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National Restaurant Association - 7 common I-9 errors and how to avoid them

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7 common I-9 errors and how to avoid them

I-9 forms are a routine part of the hiring process, but shouldn’t be looked at as just another piece of paperwork.

Restaurants and other employers can face hefty fines and possible criminal penalties from U.S. Citizenship and Immigration Services if they’re audited and found to have knowingly hired or continued to employ ineligible workers or made substantive or uncorrected errors in the forms, including not being able to produce an I9 form for each employee. The I-9 is used to verify an employee’s identity and eligibility to work in the United States.

For first-time offenses, penalties can run as high as $1,100 per incorrect I-9 form for failing to comply with I-9 requirements or committing document abuse, or $3,200 for knowingly hiring or continuing to hire unauthorized workers, fraud, or discrimination.

Want to improve your I9 compliance? Download the 2014 NRA Show educational session, “Avoiding the Ultimate I-9 Penalty and the Illusion of an E-Verify Safe Harbor.”

If your restaurant is audited for I9 compliance, auditors will treat any error or inconsistency as a red flag. Here are seven areas where employers tend to go wrong, according to Kathleen Campbell Walker, an attorney with Cox Smith in El Paso, Texas. Walker presented a session on I-9 compliance during the 2014 NRA Show:

  1. Timing: Employees must complete, sign and date Section 1 of the I-9 form no later than their first day of work, but can’t be asked to fill it out before they’ve accepted a job offer. Employers must complete Section 2 of the form within three business days of the employee’s first day of work. This means that if an employee starts work on a Monday, employers have until Thursday to complete Section 2.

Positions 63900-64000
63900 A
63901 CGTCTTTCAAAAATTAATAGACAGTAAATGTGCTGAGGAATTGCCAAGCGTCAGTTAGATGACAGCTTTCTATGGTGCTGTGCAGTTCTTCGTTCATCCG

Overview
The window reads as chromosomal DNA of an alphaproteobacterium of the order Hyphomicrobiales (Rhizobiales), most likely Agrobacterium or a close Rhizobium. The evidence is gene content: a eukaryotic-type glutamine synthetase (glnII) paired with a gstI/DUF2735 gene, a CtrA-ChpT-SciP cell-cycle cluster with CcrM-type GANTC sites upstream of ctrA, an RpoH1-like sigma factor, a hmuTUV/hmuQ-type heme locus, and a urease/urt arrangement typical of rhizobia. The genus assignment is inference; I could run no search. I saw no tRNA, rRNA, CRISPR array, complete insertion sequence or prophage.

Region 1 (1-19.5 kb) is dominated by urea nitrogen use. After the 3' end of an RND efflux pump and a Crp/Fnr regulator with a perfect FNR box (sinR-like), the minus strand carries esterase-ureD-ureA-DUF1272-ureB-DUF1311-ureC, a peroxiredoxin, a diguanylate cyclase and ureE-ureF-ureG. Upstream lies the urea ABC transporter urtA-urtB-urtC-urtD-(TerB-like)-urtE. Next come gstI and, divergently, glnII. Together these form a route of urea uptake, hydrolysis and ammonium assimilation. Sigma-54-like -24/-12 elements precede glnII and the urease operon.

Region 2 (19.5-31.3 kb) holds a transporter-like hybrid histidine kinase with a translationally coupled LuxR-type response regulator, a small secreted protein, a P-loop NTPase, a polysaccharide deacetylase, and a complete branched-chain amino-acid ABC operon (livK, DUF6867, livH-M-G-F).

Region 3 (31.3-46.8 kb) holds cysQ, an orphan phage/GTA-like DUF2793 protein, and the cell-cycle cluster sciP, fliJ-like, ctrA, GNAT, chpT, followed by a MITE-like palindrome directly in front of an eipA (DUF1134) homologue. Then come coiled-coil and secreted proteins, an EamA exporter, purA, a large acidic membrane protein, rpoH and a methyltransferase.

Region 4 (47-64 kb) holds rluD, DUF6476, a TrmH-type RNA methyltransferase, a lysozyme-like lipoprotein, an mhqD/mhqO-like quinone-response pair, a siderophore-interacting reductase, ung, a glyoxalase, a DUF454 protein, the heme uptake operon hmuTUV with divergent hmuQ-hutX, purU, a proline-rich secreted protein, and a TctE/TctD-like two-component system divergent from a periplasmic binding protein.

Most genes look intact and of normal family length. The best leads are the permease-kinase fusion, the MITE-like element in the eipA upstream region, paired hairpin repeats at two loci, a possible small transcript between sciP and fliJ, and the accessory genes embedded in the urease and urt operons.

2. Incomplete forms: Errors like failing to provide an acceptable address, failing to sign, and failing to date the form are common, Walker said. The employer is responsible for checking to see that Section 1 of the form is accurate and complete.  Make sure the employee accurately signs and dates the form and that they give a legal street address. P.O. boxes cannot be used. 
  3. Over-documentation: While it may seem like you’re being extra diligent by requesting additional documents to verify an employee is legally eligible to work in the United States, you can’t go beyond what the form requires: either one document from “List A” or a combination of one document each from “List B” and “List C.” The documents also have to be the employee’s choice. “You can’t demand certain documents,” Walker said. “You have to give them options. You can’t say they must provide a certain document.” Asking for specific or additional documents could be considered discrimination, Walker said.
  4. Failing to examine original form or document:  Technology has helped restaurateurs in many ways, but it can’t be used to review I-9 forms or the documents the employee provides.  You must review the original forms and documents in person, and not via photo or video.
  5. Form corrections: Any corrections or changes an employer makes to the forms must be initialed and dated by the employer. If corrections to Section 1 are needed, the employee must make them.
  6. Language barrier: The Spanish-language version of the I-9 form can only be used by employers and employees in Puerto Rico. All other employers and employees must complete the English version. Walker recommends keeping a laminated form of the Spanish-language version (link to form) on hand so that Spanish-speaking employees can refer to it for guidance.
  7. Wrong documents: Make sure you check that the documents the employee presents are on the USCIS list of acceptable documents. USCIS has a list of acceptable documents, along with photos, on its website.
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